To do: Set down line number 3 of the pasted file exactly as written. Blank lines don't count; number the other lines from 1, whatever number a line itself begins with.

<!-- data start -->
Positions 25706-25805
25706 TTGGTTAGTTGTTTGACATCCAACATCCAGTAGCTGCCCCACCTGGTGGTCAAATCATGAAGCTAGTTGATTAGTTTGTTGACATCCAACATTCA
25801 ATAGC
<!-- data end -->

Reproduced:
25801 ATAGC